How do UK banks rate on customer experience?
Banking, like many other sectors, is undergoing a period of disruption and change. Government legislation is committed to making it easier than ever for customers to change banks and interest rates remain low, meaning that service is a primary differentiator between companies. At the same time online and mobile banking is growing, while traditional players also face a raft of agile new entrants that are focusing on the experience and services they provide to customers.
This has led nearly 1m people to switch their bank account during 2017, with initiatives such as the Current Account Switching Scheme making it possible for customers to move all regular outgoing and incoming payments from an old account to a new account within seven working days and without much effort at all.
Loyalty is driven by meeting consumer needs. They want an easy, transparent experience from brands that treat them well, value their time and reduce friction in all areas.
How are UK banks doing in terms of the customer experience? In the latest Eptica Multichannel Customer Experience study, we evaluated the real-world online experience of 100 leading companies – including ten banks – by asking typical customer questions over the web, email, Twitter, Facebook and chat. The aim was to get a picture of their ability to deliver fast, accurate and consistent answers.
Overall the findings suggest the customer experience delivered by the banking sector has improved or broadly stayed the same across all the channels analyzed. But it is far from perfect in a number of areas – especially when compared with brands in other sectors.
When it comes to the experience delivered over the web, banking was the top sector for the third year running, with bank websites scoring 82% on average. However, this was a drop from 2016’s figure (84%) and 2015’s 91%. This is due to growing differences between the best and the worst, with four brands answering 10 questions successfully online while one could only manage 4/10.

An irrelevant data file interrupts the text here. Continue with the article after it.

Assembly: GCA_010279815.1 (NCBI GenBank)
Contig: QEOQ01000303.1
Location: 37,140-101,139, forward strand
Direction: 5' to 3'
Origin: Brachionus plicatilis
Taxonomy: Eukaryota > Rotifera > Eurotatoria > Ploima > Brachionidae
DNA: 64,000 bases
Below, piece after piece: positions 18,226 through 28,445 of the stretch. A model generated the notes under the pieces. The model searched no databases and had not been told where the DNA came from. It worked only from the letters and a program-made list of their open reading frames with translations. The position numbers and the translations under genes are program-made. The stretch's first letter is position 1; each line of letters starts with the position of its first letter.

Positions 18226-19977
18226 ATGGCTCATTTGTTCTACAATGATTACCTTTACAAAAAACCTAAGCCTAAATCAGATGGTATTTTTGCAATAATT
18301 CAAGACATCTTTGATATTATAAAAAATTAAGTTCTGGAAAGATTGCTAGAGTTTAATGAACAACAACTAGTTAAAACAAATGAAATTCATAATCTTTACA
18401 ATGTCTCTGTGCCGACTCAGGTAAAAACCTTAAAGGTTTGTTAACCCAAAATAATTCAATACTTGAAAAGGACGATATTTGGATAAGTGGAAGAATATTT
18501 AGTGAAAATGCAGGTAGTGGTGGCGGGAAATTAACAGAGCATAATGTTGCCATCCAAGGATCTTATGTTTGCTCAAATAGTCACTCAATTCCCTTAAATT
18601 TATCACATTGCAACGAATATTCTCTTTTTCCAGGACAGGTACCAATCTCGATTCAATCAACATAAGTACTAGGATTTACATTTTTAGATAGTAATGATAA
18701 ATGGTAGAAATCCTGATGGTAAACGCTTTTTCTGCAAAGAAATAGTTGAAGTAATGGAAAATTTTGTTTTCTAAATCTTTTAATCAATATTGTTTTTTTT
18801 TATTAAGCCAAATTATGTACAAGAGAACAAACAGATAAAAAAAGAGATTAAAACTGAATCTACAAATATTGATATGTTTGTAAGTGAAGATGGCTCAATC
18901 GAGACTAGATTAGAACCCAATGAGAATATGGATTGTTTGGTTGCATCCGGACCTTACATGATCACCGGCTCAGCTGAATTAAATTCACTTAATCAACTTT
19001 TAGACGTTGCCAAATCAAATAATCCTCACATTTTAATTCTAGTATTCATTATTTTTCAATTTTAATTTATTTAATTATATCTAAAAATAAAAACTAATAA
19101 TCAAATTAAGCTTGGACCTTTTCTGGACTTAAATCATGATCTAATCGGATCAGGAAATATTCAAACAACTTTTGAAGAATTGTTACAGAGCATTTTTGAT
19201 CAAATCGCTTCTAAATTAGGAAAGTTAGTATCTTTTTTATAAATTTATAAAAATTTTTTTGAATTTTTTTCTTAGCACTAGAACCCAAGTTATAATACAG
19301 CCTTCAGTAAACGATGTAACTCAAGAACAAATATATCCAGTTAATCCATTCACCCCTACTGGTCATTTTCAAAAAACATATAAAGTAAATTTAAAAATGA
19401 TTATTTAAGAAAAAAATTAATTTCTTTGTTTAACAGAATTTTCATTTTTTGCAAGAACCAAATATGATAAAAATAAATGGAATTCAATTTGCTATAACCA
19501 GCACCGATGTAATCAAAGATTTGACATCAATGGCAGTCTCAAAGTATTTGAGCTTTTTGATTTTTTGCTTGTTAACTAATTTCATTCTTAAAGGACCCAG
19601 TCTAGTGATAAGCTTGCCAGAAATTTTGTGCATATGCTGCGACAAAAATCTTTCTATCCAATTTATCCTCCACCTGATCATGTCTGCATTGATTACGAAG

The email experience has improved, but not significantly. In 2016 just 10% of banks answered an email successfully – in 2017 that had risen to 15%. Speed of response varied from 55 minutes to over 21 hours. In comparison 90% of electronics retailers and 80% of those in the food and drink sector provided an accurate response.
The social media experience delivered by the banks also trails behind some other sectors. On Twitter, 40% of banks successfully responded to questions compared with 70% of fashion retail brands and 50% of electronics retailers. On Facebook it banks scored 35% compared with 65% of telecoms companies.
Just three out of ten banks offered chat on their websites - compared with four sectors where 40% of companies had chat available.
Banking does have specific challenges. Companies need to comply with financial regulations, they often have a large number of customers, and traditional banks often have a complex legacy IT infrastructure that can slow down processes. However, consumers increasingly judge all organizations equally, whatever sector they are in, meaning that all banks need to ensure they are focusing on the customer experience. To do this, there are five important areas they should consider.
1. Reduce the load on more expensive channels such as email and the telephone by introducing self-service and chatbots - especially for routine queries where these technologies allow customers to get answers faster, with less effort.
2. Put greater resources into live chat so it is more available to consumers. People like chat and find it convenient while it delivers answers in real-time. Brands also benefit because one agent can be more productive by participating in several conversations simultaneously.
3. Eliminate silos by ensuring you are sharing resources and knowledge across channels to maximize efficiency, consistency and to help ensure regulatory compliance. This also improves the experience by speeding up the process of helping customers.
4. Use artificial intelligence to free up agents so they can use their human skills such as empathy and personalization to provide an intelligent, tailored service to customers.
5. Ensure you are continually improving the experience you deliver by benchmarking and comparing your organization with the best performers whether they are in your own industry or others.
At a time when consumers are highly focused on the customer experience, the good news is that many UK banks are heading in the right direction. But there are many gaps between performance across channels and between specific companies. At a time when competition is increasing and switching brands is getting easier, banks must redouble their focus and investment if they are to successfully retain customers for the long term.
To download the full Eptica Multichannel Customer Experience Study, click here.